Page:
Pigeonholing refers to the phenomenon of assessing someone’s value according to their task/function, not their contribution. Corporate Pigeonholing is one bias not often discussed when we talk about popular cognitive biases such as framing or anchoring. We all pigeonhole almost instinctively. If someone is not an engineer in a high-tech environment, or not a scientist in Pharma or not into computer science in a software company, his or her perspective is automatically discounted. Or more accurately- pigeonholed to the area that person is assigned. “You may understand marketing, but this is technical”. Or, “You may be good at information searches, but this is business.”
To a degree, this is justified. There are technical areas (from accounting to legal to operations) where expertise is a prerequisite for meaningful contribution. People who believe data and intelligence are the same often lack basic understanding of either. But that is absolutely not the case in one critical area: Strategy.
To a degree, information practitioners contribute to their own pigeonholing by hiding behind sending facts and doing background “research.” They shouldn’t be surprised if later no one takes their attempts at business insight seriously. Try to quickly say three times: Stick fetchers should stick to stick fetching.
“Information practitioners contribute to their own pigeonholing by hiding behind sending facts and doing background “research.”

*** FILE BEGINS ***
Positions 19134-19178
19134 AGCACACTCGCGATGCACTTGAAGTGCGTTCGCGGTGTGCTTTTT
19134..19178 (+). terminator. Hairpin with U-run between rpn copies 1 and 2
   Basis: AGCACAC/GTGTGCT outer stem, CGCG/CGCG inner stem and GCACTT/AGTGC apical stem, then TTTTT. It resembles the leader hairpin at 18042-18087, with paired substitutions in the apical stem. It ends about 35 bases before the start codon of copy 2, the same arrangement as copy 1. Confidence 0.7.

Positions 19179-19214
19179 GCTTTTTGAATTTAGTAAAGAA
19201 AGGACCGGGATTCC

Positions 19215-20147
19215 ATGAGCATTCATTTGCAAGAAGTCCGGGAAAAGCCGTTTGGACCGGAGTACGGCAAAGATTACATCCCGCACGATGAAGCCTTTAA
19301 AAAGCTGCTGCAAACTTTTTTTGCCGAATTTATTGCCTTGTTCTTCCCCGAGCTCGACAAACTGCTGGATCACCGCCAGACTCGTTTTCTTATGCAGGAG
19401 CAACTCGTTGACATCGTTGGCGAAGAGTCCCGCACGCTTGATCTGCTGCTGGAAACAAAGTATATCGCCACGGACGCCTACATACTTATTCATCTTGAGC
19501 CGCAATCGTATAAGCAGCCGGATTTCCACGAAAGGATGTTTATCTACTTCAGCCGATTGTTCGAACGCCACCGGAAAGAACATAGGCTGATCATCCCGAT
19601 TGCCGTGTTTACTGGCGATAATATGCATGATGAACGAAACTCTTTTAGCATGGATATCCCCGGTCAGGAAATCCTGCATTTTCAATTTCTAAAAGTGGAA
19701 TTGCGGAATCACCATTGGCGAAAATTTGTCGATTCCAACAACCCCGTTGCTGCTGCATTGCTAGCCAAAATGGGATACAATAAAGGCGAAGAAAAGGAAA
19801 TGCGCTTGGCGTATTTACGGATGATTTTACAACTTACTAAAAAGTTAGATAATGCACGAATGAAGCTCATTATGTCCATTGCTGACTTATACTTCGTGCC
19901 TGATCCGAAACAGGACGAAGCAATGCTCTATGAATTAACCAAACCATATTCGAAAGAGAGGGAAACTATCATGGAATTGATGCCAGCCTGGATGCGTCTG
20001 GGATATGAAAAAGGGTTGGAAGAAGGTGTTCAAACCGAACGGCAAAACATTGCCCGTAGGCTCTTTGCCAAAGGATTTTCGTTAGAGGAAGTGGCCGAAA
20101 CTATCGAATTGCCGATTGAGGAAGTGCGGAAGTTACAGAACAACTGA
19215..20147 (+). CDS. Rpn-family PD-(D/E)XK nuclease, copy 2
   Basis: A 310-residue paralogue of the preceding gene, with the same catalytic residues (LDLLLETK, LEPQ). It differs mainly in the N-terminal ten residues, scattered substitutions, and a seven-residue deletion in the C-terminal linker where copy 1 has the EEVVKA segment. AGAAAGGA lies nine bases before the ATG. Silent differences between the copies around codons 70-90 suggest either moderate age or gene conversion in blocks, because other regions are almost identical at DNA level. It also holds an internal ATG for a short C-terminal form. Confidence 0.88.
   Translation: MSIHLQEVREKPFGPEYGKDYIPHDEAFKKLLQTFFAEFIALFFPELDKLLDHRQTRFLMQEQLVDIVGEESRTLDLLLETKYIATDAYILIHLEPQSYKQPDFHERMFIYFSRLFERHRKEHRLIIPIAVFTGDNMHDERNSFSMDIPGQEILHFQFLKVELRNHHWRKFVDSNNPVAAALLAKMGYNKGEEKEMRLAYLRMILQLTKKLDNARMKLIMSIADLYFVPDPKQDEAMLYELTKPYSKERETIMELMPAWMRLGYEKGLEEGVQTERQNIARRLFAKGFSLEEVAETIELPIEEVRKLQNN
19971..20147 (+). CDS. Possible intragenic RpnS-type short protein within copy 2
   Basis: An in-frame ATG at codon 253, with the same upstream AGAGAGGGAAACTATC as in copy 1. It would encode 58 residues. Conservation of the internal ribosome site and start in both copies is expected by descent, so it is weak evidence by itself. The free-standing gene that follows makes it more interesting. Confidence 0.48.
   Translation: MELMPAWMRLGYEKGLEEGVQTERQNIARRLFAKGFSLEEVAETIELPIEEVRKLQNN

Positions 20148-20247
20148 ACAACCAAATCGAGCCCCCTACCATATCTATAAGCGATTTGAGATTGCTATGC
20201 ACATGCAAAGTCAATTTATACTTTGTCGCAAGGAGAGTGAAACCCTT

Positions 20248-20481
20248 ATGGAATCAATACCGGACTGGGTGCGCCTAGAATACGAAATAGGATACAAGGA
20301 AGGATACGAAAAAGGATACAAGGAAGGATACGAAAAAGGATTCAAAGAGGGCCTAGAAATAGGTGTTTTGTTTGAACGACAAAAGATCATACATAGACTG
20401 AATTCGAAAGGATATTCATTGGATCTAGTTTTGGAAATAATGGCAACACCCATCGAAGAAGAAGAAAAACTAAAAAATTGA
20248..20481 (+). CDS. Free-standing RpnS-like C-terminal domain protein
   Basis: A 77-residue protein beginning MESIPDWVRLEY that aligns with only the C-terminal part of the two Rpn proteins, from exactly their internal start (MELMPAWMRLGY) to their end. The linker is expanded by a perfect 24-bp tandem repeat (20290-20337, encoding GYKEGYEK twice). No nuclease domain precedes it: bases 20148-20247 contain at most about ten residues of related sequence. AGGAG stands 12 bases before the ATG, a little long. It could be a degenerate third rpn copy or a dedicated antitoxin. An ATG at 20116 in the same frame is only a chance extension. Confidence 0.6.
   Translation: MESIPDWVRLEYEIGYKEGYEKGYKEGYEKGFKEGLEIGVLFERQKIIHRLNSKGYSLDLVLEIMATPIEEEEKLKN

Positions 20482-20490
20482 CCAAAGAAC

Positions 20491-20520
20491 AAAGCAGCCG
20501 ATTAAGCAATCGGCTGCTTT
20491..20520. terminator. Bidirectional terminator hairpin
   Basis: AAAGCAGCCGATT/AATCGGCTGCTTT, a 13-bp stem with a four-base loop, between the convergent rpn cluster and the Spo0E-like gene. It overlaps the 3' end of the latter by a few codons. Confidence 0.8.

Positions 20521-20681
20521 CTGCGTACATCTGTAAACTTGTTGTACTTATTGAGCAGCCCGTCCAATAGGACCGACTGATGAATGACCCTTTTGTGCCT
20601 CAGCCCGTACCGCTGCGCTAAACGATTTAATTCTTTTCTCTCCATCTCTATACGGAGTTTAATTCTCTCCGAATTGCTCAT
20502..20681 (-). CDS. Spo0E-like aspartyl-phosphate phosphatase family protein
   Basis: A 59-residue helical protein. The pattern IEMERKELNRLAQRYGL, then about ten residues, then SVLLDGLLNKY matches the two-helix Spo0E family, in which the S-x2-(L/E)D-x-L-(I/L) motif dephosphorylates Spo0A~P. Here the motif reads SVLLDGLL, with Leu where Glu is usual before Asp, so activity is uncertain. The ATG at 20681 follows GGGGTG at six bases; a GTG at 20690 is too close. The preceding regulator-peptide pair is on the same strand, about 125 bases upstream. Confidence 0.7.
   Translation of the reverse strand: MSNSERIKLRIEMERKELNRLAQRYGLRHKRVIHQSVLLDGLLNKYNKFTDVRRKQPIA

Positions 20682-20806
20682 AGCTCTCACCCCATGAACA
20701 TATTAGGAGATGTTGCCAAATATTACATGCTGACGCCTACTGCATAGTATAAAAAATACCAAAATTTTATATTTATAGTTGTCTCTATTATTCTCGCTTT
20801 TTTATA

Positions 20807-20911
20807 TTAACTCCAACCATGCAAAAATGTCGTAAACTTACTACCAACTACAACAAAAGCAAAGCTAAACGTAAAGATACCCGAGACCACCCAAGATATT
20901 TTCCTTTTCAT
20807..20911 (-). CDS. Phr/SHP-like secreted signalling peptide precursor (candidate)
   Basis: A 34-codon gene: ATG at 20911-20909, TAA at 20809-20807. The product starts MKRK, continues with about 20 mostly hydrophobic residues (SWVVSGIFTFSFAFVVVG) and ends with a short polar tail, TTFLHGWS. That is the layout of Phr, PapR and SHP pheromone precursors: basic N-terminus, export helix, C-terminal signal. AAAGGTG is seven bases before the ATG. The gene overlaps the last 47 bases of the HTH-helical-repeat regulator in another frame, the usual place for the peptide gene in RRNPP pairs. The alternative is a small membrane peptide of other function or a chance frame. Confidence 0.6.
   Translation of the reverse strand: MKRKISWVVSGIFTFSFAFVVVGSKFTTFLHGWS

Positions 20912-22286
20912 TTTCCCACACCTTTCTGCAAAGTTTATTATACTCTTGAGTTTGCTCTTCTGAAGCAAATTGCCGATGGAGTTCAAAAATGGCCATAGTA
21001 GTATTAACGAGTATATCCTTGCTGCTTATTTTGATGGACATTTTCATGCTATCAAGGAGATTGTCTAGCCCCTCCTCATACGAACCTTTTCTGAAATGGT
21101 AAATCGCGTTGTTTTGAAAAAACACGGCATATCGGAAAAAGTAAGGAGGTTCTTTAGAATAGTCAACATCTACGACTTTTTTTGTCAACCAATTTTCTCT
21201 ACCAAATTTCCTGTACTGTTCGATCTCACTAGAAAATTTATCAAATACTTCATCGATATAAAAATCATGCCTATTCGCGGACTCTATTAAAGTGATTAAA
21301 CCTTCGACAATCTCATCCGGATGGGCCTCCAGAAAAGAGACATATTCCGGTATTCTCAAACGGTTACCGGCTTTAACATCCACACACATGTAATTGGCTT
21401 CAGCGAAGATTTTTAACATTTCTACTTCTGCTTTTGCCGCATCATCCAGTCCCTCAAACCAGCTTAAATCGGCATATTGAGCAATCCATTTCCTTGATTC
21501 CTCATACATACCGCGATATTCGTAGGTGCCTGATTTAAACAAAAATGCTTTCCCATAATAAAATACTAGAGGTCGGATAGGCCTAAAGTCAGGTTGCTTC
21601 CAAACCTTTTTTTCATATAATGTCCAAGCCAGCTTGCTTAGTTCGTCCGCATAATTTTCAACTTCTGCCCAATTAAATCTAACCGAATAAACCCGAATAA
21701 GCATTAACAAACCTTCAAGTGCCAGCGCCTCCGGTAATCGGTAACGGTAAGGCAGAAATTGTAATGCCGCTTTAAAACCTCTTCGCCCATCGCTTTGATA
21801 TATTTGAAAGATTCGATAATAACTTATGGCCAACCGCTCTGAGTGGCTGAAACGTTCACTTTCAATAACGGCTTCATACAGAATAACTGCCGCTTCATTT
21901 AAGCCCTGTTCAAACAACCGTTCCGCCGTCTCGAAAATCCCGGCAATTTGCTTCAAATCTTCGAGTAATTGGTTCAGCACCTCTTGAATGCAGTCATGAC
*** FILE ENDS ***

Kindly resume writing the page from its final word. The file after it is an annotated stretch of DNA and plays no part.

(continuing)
But when a librarian is smarter than those requesting the information, not listening to her can be a big mistake.
So, what do you do when you are pigeonholed against your will?
What to do if you are pigeonholed?
I don’t know. How’s that for an honest answer.
In some industries it’s a lost cause. Many Law firm partners, for example, treat anyone who is not a lawyer as service provider, not an equal partner to lofty strategic discussions (assuming law firms have strategy, a huge assumption). That includes their own marketing people.
“When a librarian is smarter than those requesting the information, not listening to them can be a big mistake.“
Investment bankers treat back office as, well, backward office. A CEO will likely treat a stick fetcher as a stick fetcher even if she brought him a whole tree.
The cultural change of pigeonholing among consulting, legal and financial firms must be way more radical to allow diversity of perspectives. Good luck waiting for that to happen. They didn’t spend upward of 200K on their fancy Ivy League degrees to listen to a librarian.